Evolution of the science of drilling oil and gas wells has evolved in fits and starts. From drilling with cables to rotary tables to top drives, from straight holes to horizontal, it has been a process interrupted occasionally by flashes of revolutionary brilliance. In this article the author looks at the state of just a few of the technologies that define or threaten to change how drillers go about their business. In the early days of deepwater exploration drillers responded more to technical challenges than financial ones, primarily with immense semisubmersibles and drillships, together with all he necessary ancillary items. The goal of getting deeper faster is not a new one, better performance bits, muds, LWD and MWD, together with numerous other developments all emerged as a result of the desire to shorten the time between spud and TD. But whereas saving a day or two drilling onshore or nearshore is desirable, it has never before been possible to realize the kind of substantial financial benefits from relatively small time savings. Research and development into these type of savings with the design and improvement of different types drill bits and casing drilling is described.

  14. Multilateral wells drilling technology implementation in the Castilla Field - Colombia, to improve Guadalupe reservoirs drainage: Castilla 32, 33, and 34 ML wells cases study

    Energy Technology Data Exchange (ETDEWEB)

    Florez, Alberto; Mercado, Orlando; Rodriguez, Sandra; Rojas, Ricardo; Naranjo, Carlos A. [ECOPETROL, Bogota (Colombia); Velez, Jorge [Halliburton Latin-America, Santa Fe de Bogota (Colombia)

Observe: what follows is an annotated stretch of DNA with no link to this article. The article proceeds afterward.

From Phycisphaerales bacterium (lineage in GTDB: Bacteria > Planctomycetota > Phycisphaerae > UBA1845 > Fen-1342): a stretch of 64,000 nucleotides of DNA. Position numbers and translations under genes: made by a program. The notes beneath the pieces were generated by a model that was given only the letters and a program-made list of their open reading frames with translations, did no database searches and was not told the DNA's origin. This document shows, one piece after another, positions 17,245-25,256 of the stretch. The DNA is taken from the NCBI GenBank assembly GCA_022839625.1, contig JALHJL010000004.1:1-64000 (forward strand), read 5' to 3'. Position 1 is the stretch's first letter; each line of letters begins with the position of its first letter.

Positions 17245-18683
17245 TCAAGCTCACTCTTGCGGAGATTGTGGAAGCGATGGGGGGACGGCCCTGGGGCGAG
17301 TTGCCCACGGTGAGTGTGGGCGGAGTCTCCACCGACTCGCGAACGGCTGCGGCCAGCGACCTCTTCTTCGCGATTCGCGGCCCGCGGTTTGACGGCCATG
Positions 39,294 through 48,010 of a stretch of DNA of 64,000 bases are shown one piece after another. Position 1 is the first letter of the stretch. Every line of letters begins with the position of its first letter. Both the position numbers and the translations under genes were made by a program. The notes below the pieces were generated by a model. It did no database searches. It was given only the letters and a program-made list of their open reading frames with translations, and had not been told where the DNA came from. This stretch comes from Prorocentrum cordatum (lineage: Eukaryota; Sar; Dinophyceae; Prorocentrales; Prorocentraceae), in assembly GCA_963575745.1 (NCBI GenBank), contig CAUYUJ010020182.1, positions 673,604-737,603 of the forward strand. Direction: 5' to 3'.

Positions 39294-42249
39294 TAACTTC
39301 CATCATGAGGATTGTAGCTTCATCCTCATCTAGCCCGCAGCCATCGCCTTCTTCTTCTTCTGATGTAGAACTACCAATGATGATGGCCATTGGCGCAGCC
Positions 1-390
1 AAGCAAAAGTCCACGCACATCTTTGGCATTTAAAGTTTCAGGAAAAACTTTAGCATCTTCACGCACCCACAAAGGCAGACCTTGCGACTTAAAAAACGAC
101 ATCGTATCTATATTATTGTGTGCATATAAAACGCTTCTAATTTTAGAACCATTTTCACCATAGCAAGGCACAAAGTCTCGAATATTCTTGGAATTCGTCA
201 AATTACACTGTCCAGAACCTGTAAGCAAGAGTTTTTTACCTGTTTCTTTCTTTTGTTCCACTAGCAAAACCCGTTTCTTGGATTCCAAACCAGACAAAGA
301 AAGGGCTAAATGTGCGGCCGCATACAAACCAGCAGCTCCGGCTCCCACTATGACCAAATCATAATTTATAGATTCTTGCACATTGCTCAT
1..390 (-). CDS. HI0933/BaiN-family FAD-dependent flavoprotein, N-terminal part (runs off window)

2008-07-01

    National Colombian Petroleum Company - ECOPETROL, is in the process of evaluating different technologies to increase production and improve recovery factors in their mature oil and gas fields. As part of that process, a multidisciplinary team evaluated the feasibility of multilateral well technology implementation in some of their mature fields that are currently in the late-development phase. Castilla field, located in the eastern planes of Colombia, was selected as the first option for multilateral technology implementation based in reservoir features, type of oil, and field antecedents. This paper presents the process used to conceptualize the optimum multilateral well design for Castilla field, integrating all of the geological and engineering disciplines. Geology: geological model visualization, target zones definition, pay zones lateral continuity, petrophysical properties, and fluids distribution were evaluated to select the areas to drill with advanced architecture well design. Reservoir: basic reservoir performance simulation was performed to evaluate productivity with horizontal and multilateral wells, and the difference in final reserves recovery compared with current conventional directional wells. Water production and coning problems were identified as key factors to define the multilateral well implementation in this field. Drilling: trajectory design, multilateral junction depth definition and TAML level selection, casing point's definition, drilling time and AFE estimation were the technical aspects evaluated during the planning phase to determine if the technology would be feasible. A comparison with conventional pad design was conducted to validate economic value. Multilateral TAML level 4 system selection flow process is presented applying oil industry best practices. Completion: The optimum lateral completion and production assembly design were main concerns during the planning process. Slotted liners, screens, and open-hole completion

  15. Integration and evaluation of a position sensor with continuous read-out for use with the Environmental Measurement-While-Drilling Gamma Ray Spectrometer system

    International Nuclear Information System (INIS)

    Normann, R.A.; Lockwood, G.J.; Williams, C.V.; Selph, M.M.

    1998-02-01